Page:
string filterString = "(samAccountName= " + AccountName.Substring(AccountName.IndexOf("") + 1) + ")";
            searcher.Filter = filterString;
            SearchResult result = searcher.FindOne();

            if (result == null)
            {
                Outcome = "Could not find user account.";
                return;
            }

            if (result.Properties.Contains("manager"))
            {
                //Parse manager display name from search result
                ManagerDisplayName = result.Properties["manager"][0].ToString();
                int index;
                int indexComma = ManagerDisplayName.IndexOf(',');
                int indexSlash = ManagerDisplayName.IndexOf('');
                //If a comma is escaped, grab the second comma to get the full display name
                if (indexSlash != -1 && indexComma > indexSlash)
                    index = ManagerDisplayName.IndexOf(',', indexComma + 1);
                else
                    index = indexComma;

                ManagerDisplayName = ManagerDisplayName.Substring(3, index  3);
                //If there's a slash, remove it (.Replace("", "") doesn't work)
                if (indexSlash != -1)
                {
                    //Find it again cause it moved
                    indexSlash = ManagerDisplayName.IndexOf('');
                    indexComma = ManagerDisplayName.IndexOf(',');

                    ManagerDisplayName = ManagerDisplayName.Substring(0, indexSlash) +
                        ManagerDisplayName.Substring(indexComma);
                }

                searcher.Filter = "(displayName= " + ManagerDisplayName + ")";
                result = searcher.FindOne();
                if (result == null)
                {
                    Outcome = "Could not find manager " + ManagerDisplayName + ".";
                    return;
                }

                //Propagate data to the promoted properties
                if (result.Properties.Contains("samaccountname"))
                    ManagerAccountName = result.Properties["samaccountname"][0].ToString();
                if (result.Properties.Contains("mail"))
                    ManagerEmailAddress = result.Properties["mail"][0].ToString();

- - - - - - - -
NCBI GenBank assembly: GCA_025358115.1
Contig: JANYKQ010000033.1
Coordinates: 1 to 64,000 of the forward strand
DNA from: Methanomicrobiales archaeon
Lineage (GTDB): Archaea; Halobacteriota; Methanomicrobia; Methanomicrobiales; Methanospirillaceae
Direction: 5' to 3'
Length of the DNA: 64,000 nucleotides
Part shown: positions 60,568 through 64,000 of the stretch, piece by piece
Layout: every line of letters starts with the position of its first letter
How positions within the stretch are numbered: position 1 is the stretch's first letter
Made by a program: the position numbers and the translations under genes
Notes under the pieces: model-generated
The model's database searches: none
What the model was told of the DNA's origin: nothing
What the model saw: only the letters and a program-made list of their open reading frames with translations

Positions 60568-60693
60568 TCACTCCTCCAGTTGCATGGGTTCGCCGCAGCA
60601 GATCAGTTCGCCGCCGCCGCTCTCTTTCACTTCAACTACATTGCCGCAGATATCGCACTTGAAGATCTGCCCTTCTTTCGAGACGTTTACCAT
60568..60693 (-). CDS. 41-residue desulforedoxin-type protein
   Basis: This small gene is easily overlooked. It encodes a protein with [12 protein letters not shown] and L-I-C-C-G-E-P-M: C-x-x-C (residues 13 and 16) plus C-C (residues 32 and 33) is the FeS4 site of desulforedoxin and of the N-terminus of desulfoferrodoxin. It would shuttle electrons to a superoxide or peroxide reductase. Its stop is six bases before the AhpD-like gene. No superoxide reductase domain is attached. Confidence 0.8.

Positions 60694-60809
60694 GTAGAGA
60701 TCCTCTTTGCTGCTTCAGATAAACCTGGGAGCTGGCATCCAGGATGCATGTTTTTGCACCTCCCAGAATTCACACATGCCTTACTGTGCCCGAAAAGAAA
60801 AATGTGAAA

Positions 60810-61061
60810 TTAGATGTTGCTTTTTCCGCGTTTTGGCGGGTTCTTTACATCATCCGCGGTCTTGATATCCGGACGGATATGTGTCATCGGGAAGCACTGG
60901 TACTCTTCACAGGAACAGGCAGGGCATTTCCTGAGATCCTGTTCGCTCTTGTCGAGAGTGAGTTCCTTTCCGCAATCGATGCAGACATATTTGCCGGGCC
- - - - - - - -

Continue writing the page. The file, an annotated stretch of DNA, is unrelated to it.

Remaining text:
Outcome = "Manager retrieved successfully.";
                SearchSuccessful = true;
            }
            else
            {
                Outcome = "AD does not contain a manager property";
                return;
            }
        }
        catch (Exception ex)
        {
            Outcome = "Error: " + ex.Message;
        }
    }

Pretty nice, right?  I know, most of that I didn’t even write.  I’ll shut up.  But…Now when a user uses this activity in their workflow in SPD, they get a nice response back even if the manager property isn’t even there (which is possible depending on the quality of the directory.)  After running the action, they can check the IsSuccess variable to determine if the manager was found.  Then act accordingly.

.NET, Windows Workflow

ASP.NET/WF Integration

Along the lines of my previous post, and discovered through the same source (ServerSide.net), Jon “stole” an idea I had on how to use WF in an ASP.NET app to manage page flow.  I say “stole” because he had no idea that I’ve had the same thoughts, let alone an idea of who I am!  Anyway, it looks like a great starting point to implement a workflow to manage page flow.  The main key to the solution is that the workflow and ASP.NET app have no idea about each other.  I like that.


When I get some time I’ll see if I can build on his solution to do things like have alternate storage areas (other than Session) and optional integration with a security model, like the Microsoft Application Blocks, to route the workflow based on permissions.

.NET, Windows Workflow

Debugging WF Workflows Hosted in ASP.NET

I came across these tips on Debugging WF-based workflows hosted in ASP.NET from a link on ServerSide.net. Chances are, I would’ve struggled with this for a few hours before figuring it out. Thanks Christian!